Thank you for sharing those experiences in detail.

    Maybe it is just my personal thing but if I was in your place, I'd surely give that professor a Quran but I doubt I'll be thankful to him just because I was able to question certain beliefs I had due to his influence. I'd rather be thankful to Allah (swt) for making this man the source of my guidance. But that is just me.

    Nice, so you are from Lahore. I had the chance to visit Lahore last summer for some days. I'd recommend any contemplative and philosophical person to visit Lahore to observe humanity and to find meanings of his/her life. To make the experience more interesting and influential, I stayed somewhere in Icchra to get to observe millions of mortals who live above poverty line yet are not highly educated. It was a humbling experience to see how they balance their lives between Islam and their humanly characteristics. Allhamdulillah.

    You might find this website interesting for reading up on various philosophical and metaphysical arguments regarding God's existence, good and evil, and morality. It's run by Br. Hamza Tzortzis.

    http://hamzatzortzis.blogspot.com/

    Walaikum Assalam.

    P.S. Are you a lawyer now? Or finishing up your LLB?

  • http://www.momo17.wordpress.com/ Maryam

    Let me reiterate this: ” I'd rather be thankful to Allah (swt) for making this man the source of my guidance. ” – i agree a 110% its from Allah subhanahu wa ta'ala- He brought me out of darkness towards light subhanAllah.

    jazakAllah huge for your kind words. i checked out the blog and i feel like its made for me subhanAllah- so you see in a way Allah subhanahu wa ta'ala chose you for this job- i wouldve never known about Br. Hamza Tzortzis otherwise :)

    Yes Pakistan is a cool country- i love the poor here, they are such cool people- i have loads of experience with them as i work with them on a regular basis alhamdulilah [ http://www.gwhi.org ]

    perhaps ill share some on my blog or here inshaAllah.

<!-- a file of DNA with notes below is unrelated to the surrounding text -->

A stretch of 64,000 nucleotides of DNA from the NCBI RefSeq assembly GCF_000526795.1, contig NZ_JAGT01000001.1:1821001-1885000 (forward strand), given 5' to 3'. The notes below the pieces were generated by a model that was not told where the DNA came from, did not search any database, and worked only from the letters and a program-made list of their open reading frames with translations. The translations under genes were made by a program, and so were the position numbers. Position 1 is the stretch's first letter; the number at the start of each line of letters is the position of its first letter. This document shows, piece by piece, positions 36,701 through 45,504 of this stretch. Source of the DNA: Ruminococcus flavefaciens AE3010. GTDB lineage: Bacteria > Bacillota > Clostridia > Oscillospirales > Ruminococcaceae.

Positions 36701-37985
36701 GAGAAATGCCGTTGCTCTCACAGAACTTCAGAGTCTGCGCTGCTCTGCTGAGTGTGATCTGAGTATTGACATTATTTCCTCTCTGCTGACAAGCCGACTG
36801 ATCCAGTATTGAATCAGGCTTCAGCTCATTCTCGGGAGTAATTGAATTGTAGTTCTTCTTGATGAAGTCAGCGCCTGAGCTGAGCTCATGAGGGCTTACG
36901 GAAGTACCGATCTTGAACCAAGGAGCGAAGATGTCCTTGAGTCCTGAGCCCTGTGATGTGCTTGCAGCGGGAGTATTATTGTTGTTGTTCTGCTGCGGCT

Im almost a lawyer alhamdulilah

    JazakAllah.
    walykum asalaam wa rahmatullah

  • shiney3

    I LOVE your post. It was funny and i love all the ayahs and quotes you used=)

  • http://www.NahyanInc.com/ Nahyan

    Great start to the article. I especially liked the hadith/ayah/athar references. mashaAllah.

  • SisterInIslam

    Very Well Said!!

  • http://JawaadAhmadKhan.com/ Jawaad Ahmad Khan

    Definitely true. Being seen as different is a compliment, at least, for us. :)

  • http://www.momo17.wordpress.com/ Maryam

    JazakAllah, i usually get most of my quotes from this site : <a href="http://www.igotitcovered.org” target=”_blank”>www.igotitcovered.org

  • http://www.theinfiniteroad.wordpress.com fragileemptiness

    Assalam Alaikum Maryam, This is an interesting experience. I take from your other posts that you are in Lahore, Pakistan? I am wondering why were you asked this question in Law school by a professor? What would have happened if you had given your opinion as a Muslim i.e. deniers of existence of God are wrong? Do you think giving a direct response would have negative repercussions on your admission? Was the professor who asked you this question an atheist? I am just curious. Walaikum Assalam. P.S. I was not aware that things would be such “open” in Pakistan.

  • http://www.azizooooo.blogspot.com Aziza

    MashAllah I loved this. What a great reminder. May Allah bless you in this life and the next! <3

  • Tanzina R

    i agree with everything maryam said on her post…i may not be one to go through what she goes through but i know many people that do and its certainly not a good thing .